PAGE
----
Legacy factors, as mentioned above, are the most friction-filled factors, as they imply a “knowledge burden” to be placed on the user; remembering hundreds of different passwords or security questions, like your best friend’s birthday or mother’s maiden name, for example, can become tedious and difficult to manage, especially as more than one-third of people have over 20 passwords. Consumers have also become fed up with passwords. A recent study by Daon showed that passwords are the most used, yet least trusted, security measure of consumers in the U.S. and UK.
One way to remove as much friction as possible from the authentication process for users is to employ type 2 or 3 identity factors, ideally in combination as an MFA strategy. Possession and biometric-based identity authentication factors both allow users to “come as they are” and defeat the burden of knowledge from digital identity journeys. Type 2 and 3 authentication factors can help organizations maintain robust security while ensuring users can access accounts and data with just a simple face scan or OTP instantly sent to them via SMS.
Have it Both Ways
Daon offers the widest portfolio of Type 1, 2, and 3 authentication factors recommended by Gartner on the market today through our next-gen MFA product, xAuth™. xAuth is a truly compatible, flexible solution that allows organizations to choose what’s best for them – and not settle for a one-size-fits-all solution. With Daon xAuth, you’ll get advanced security trusted by hundreds of thousands of users across six continents, simple, reliable UX, and choices when it comes to how your users can authenticate themselves.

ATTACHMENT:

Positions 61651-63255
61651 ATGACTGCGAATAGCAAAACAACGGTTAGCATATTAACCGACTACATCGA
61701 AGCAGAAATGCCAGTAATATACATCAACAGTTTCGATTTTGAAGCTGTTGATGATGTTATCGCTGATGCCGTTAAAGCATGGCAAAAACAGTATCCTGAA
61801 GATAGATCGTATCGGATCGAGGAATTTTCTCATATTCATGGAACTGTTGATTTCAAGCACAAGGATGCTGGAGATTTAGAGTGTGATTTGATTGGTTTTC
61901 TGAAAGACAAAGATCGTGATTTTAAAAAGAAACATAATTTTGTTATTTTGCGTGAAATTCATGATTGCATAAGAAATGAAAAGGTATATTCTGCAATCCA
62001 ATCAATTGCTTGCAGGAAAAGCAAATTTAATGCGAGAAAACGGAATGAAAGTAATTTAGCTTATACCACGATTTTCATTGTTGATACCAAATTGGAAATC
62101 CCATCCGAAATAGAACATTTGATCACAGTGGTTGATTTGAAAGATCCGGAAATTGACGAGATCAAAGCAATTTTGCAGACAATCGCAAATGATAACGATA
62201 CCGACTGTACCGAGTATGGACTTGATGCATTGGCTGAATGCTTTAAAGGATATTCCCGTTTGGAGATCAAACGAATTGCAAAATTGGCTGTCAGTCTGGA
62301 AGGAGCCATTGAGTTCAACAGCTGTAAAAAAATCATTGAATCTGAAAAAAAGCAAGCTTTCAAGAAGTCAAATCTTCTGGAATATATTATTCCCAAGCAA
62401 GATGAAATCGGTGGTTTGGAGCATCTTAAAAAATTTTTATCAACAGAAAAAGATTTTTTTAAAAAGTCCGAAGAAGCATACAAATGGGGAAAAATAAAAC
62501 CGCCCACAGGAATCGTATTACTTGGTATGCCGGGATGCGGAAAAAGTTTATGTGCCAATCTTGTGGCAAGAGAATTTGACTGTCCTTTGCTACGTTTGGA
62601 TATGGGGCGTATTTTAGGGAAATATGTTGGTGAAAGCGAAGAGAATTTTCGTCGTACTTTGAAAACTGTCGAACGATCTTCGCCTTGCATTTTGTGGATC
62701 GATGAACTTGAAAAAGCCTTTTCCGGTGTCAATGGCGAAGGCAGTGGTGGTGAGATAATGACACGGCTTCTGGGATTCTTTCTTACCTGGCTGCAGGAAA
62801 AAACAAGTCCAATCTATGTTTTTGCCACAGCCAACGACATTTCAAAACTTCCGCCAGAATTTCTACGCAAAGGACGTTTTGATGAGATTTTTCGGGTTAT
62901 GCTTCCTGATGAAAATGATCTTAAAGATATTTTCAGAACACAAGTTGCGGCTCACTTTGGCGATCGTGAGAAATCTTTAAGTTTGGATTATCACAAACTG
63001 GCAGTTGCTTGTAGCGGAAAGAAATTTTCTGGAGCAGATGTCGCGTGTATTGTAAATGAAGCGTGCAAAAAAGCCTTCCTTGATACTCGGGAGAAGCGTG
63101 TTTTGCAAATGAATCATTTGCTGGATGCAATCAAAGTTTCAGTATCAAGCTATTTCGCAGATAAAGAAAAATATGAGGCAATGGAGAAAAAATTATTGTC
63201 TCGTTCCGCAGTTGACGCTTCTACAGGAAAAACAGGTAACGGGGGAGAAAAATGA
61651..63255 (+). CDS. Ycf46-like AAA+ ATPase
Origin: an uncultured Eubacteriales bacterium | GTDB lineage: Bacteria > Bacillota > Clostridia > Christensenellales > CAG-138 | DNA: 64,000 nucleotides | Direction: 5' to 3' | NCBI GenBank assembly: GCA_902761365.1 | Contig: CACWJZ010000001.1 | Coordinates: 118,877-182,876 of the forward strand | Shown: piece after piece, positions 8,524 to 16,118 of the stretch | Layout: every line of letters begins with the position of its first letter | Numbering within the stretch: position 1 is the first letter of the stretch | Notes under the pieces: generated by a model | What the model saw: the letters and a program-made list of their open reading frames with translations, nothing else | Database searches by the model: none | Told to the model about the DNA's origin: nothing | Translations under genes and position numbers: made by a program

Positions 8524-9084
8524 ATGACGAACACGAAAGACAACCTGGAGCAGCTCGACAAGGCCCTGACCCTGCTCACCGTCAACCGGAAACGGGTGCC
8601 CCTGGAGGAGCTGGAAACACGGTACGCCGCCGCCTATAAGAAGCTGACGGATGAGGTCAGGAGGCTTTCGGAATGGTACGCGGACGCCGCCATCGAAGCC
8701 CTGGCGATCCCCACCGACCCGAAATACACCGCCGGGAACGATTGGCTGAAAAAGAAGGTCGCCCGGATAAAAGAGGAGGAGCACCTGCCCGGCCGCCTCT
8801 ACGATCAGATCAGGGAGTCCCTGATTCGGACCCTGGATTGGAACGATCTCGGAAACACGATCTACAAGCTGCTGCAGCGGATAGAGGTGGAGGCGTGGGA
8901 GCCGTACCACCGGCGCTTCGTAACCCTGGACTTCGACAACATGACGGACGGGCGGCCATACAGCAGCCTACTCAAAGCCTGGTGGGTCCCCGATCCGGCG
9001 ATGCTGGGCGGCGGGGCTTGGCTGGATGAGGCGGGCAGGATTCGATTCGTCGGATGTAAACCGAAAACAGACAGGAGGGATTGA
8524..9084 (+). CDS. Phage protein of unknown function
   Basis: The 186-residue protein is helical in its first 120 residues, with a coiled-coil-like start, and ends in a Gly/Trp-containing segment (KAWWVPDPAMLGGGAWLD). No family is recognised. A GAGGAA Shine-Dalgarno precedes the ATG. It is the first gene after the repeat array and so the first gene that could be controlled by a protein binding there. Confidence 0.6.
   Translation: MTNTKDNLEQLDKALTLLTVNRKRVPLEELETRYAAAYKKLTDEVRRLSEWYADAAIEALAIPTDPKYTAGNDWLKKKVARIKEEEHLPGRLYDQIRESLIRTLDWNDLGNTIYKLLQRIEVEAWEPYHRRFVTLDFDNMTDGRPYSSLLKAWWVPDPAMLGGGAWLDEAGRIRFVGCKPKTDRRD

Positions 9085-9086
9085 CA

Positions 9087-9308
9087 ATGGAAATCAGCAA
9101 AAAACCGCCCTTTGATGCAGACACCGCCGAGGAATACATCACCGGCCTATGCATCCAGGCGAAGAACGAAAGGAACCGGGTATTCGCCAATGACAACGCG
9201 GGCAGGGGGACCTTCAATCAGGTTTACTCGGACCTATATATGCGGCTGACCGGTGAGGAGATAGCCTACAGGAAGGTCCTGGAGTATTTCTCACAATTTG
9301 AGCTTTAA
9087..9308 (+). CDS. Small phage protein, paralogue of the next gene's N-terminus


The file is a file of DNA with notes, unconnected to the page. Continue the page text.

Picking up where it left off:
With over 200 patents under their belt, our team of scientists has been developing and optimizing the machine-learning algorithms that power our biometric authentication solutions for over 20 years. Our anti-spoofing technology leads the industry in efficacy and reliability – it can even detect AI-driven voice recordings or facial scan spoofs and a wide range of digitally manufactured identities, ensuring your CIAM and your customers are always safe.
To read your complimentary copy of the full Gartner report, click here.